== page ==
Important Health Advisory

Dec. 14, 2017

Dear Brandeis Students, Faculty and Staff,

This week a Brandeis graduate student was diagnosed with an active case of tuberculosis (TB). Thankfully, this member of our community, who has been isolated, is doing well and responding positively to treatment.

We are working with the Massachusetts Department of Public Health to take precautions to help keep our community members healthy. We have identified those on campus with exposure to the individual, and they are being contacted and offered testing for infection. If you have not already received a separate notification, you do not need to be tested.

Given that TB is widespread in much of the world, including areas where students may visit or study, we would like to take this opportunity to increase awareness of TB. We encourage people returning from travel to high-prevelance areas to get screened for tuberculosis 10 to 12 weeks after their return.

TB is spread through the air from a person with active disease. You cannot get TB from clothes, drinking glasses, eating utensils, handshakes, toilets, other surfaces or from someone with a latent (inactive) TB infection. Many factors determine the likelihood of transmission, including length of exposure, infectivity of the strain of bacteria and a person’s susceptibility related to their health status. Most exposures do not lead to infection. It is important to note that people can be infected with TB and not have symptoms of the disease (latent TB infection) and that only people with the active, symptomatic disease can infect others. In the event someone tests positive for an infection, treatment can keep the latent (inactive) TB from becoming an active disease. Many people with inactive TB never develop an active infection. A good resource for more information about TB is the Massachusetts Department of Public Health website.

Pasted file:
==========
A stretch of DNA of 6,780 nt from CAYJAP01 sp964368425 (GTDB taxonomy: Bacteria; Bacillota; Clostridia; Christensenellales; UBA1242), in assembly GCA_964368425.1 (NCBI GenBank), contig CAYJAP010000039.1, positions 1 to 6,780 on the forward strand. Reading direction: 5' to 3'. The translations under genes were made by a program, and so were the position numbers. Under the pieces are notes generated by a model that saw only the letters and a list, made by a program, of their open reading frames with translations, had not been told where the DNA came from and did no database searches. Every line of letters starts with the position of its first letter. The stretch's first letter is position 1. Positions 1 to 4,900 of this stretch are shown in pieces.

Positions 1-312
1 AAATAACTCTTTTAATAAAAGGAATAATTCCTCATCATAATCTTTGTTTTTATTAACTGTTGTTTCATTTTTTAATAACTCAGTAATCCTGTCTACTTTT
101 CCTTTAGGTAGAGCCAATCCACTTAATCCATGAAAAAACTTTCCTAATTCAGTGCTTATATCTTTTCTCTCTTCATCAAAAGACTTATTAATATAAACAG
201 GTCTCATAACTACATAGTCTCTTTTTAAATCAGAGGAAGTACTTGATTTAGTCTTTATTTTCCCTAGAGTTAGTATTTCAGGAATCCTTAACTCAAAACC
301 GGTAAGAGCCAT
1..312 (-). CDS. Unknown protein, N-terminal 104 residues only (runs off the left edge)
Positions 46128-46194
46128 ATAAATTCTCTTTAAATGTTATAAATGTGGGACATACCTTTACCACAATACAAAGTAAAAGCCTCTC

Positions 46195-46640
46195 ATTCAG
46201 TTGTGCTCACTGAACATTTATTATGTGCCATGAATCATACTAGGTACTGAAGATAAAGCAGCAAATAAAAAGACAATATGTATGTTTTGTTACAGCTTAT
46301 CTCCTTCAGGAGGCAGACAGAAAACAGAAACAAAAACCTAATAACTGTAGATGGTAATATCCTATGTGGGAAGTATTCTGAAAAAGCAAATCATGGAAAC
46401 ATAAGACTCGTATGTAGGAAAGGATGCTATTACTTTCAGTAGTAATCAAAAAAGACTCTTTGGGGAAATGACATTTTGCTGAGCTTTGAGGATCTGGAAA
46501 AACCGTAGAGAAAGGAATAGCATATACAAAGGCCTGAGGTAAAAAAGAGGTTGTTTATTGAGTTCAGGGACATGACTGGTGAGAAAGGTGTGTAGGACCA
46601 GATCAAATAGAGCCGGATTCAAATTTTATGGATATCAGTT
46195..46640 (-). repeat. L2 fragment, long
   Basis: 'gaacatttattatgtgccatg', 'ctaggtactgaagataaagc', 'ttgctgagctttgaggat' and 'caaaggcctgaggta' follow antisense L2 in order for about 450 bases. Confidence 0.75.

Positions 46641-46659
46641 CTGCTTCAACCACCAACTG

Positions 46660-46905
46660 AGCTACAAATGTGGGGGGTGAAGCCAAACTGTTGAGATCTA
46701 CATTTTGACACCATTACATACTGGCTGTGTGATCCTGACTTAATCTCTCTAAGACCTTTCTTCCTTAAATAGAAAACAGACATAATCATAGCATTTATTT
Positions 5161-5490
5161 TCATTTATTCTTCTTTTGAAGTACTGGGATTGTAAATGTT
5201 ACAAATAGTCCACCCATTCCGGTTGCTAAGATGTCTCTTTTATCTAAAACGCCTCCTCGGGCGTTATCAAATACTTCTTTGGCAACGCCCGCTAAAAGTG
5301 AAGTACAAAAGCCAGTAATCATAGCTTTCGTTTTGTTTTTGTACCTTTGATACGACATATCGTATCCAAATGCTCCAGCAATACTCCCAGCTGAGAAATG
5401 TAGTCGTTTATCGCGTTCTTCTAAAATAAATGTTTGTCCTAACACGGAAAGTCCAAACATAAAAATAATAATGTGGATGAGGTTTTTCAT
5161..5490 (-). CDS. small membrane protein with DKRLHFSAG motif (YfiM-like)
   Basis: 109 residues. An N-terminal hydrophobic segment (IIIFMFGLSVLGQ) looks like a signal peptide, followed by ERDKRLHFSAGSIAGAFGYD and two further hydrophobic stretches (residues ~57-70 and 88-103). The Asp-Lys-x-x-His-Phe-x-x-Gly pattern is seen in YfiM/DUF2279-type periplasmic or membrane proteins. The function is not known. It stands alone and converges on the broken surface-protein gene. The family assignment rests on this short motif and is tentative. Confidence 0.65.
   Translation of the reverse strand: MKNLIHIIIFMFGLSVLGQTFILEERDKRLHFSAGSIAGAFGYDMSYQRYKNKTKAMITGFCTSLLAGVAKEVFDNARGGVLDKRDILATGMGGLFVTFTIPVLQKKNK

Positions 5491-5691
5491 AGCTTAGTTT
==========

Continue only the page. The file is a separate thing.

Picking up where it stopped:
Symptoms of an active tuberculosis infection include:

  • A cough with thick, cloudy, or bloody mucus from the lungs for more than two weeks.

  • Fever, chills and night sweats.

  • Fatigue and weakness.

  • Loss of appetite and unexplained weight loss.

  • Shortness of breath and chest pain.

These types of symptoms should always be reported to a health care professional.

Individuals with certain health conditions are at greater risk for infection. These include conditions that cause immunosuppression, such as cancer, HIV, diabetes, silicosis, substance abuse, very low body weight, gastric bypass, and medical treatments such as corticosteroids, organ transplant treatments, and certain treatments for rheumatoid arthritis or Crohn’s.  

The health and wellbeing of our community is our primary concern. We are advising you of this development because any occurrence of TB disease is a cause for concern and as a community we care for one another. If you have further questions or concerns about tuberculosis risk or testing, please contact the Health Center at 781-736 -3677.

Debra Poaster, MD
Medical Director, Brandeis Health Center

Diana Denning, NP
Administrative Director, Brandeis Health Center